If you’re in any doubt, it’s always wise to consult the owner's manual for your car or contact your dealer. Alternatively, most car spares shops should be able to sell you the correct antifreeze for your car. To do this, they’ll need the exact details of your car, including its make, model, engine size, fuel type and year of manufacture.
You can buy antifreeze ready mixed to be added straight to your car, or as a concentrate that you can mix with water before adding it to your engine. The bottle will have instructions and mixture ratios printed on it – e.g. one part coolant to four parts water is the same as a 20% ratio of coolant to water.
To check your antifreeze, first make sure you have located the right tank under your bonnet – modern cars have several that look similar which can be confusing. The liquid inside should be a bright colour. If your antifreeze has lumps in it or is a dull brown colour, it’s likely to need changing. However, even crystal-clear coolant can lose its effectiveness against corrosion over time.
You can buy an antifreeze tester from most good car accessory shops. The cheapest type is a hydrometer (sometimes called a float tester) and these start at less than five pounds. A refractometer is more expensive at up to £50, but provides greater accuracy.
Although the two types work differently, both will tell you how cold your coolant can go before it’ll freeze. Most antifreeze provides an operating range from over 100 degrees Celsius down to below minus 30 degrees Celsius. The normal operating temperature of most car engines is around 90 degrees Celsius.
What happens to an engine when it runs out of coolant?
Because coolant keeps your engine at the right temperature, running out means your engine could quickly overheat. A dashboard warning light - and possibly steam coming out of the bonnet - will alert you to overheating. The warning is in place to minimise damage to the engine.
If you ignore the warning and continue to drive without coolant, it can lead to problems with parts of the engine, including the heads, head gaskets and the block itself. Major problems with these are likely to lead to huge repair bills or the car being written off.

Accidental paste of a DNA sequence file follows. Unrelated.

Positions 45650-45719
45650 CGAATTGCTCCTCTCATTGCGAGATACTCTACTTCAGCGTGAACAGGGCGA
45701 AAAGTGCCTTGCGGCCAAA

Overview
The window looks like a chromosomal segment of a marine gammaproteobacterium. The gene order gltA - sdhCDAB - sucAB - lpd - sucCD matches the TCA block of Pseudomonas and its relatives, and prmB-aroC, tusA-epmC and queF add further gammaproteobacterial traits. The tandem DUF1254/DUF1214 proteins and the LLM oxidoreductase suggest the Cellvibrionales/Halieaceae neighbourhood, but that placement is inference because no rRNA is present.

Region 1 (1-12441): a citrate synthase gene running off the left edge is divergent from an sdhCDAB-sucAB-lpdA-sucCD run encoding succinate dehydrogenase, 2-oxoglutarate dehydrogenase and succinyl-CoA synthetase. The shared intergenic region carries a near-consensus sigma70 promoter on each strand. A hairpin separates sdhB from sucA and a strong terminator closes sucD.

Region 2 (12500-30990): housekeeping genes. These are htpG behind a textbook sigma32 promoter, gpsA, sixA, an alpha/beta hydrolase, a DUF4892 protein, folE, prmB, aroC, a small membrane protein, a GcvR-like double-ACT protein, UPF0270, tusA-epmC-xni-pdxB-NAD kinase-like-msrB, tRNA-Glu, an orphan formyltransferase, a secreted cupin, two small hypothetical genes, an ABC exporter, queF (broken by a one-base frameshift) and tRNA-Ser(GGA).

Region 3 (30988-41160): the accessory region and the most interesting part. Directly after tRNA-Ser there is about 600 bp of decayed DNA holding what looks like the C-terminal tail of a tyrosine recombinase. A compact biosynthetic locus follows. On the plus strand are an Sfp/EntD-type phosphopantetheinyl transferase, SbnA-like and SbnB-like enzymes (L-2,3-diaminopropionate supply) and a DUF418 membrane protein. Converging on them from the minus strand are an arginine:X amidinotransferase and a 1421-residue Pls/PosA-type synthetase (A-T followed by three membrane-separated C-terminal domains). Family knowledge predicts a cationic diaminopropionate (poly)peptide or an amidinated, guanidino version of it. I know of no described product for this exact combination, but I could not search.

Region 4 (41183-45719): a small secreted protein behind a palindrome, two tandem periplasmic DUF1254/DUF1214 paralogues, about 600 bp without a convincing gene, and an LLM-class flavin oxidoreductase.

Can I use water instead?
No. Never use water from a tap, hose or bottle in your cooling system. As well as offering protection against boiling and freezing conditions, proper coolant has a much reduced risk of corroding the metal parts of your engine that it contacts. The water pump, radiator and heating system, as well as the engine itself, can all corrode in prolonged contact with normal tap water.
If you’ve bought concentrated antifreeze, you’ll need to mix it with water following the instructions supplied. If you live in a hard water area (you’ll have noticed scale around your taps and in your kettle if you do), you should mix the antifreeze with distilled water, which has fewer impurities than tap water.
How do I top up car coolant/antifreeze?
Once you’ve tested your antifreeze and determined that it needs topping up, rather than replacing, you can follow our tips here. If your coolant level is regularly dropping between services, then you may have a leak and it’s worth investigating.
You should also top up fluids like antifreeze before storing the car off the road for longer periods of time. Check out our guide on how to store a car for more info.
Your local garage will be able to change your antifreeze for between £50 and £100 with a flush of your car’s coolant system, although a main dealer could charge more. We recommend you call in the experts, as collecting and disposing of antifreeze (see below) can be messy. It’s also a good idea to have the cooling system flushed through to ensure it works most effectively.
You should never pour old antifreeze down a drain or pour it on the ground, because it’s highly toxic. Most local waste recycling centres will take antifreeze. Antifreeze poisoning is extremely hazardous to all animals, even in tiny amounts.
What is a V5C? Here’s everything you need to know about the log book
How to test a car battery
Main dealer car servicing – a complete guide
What to do if you misfuel your car
Electric Citroen Ami to launch in the UK next year
Top 10 best small estates 2021
Genesis G70 saloon review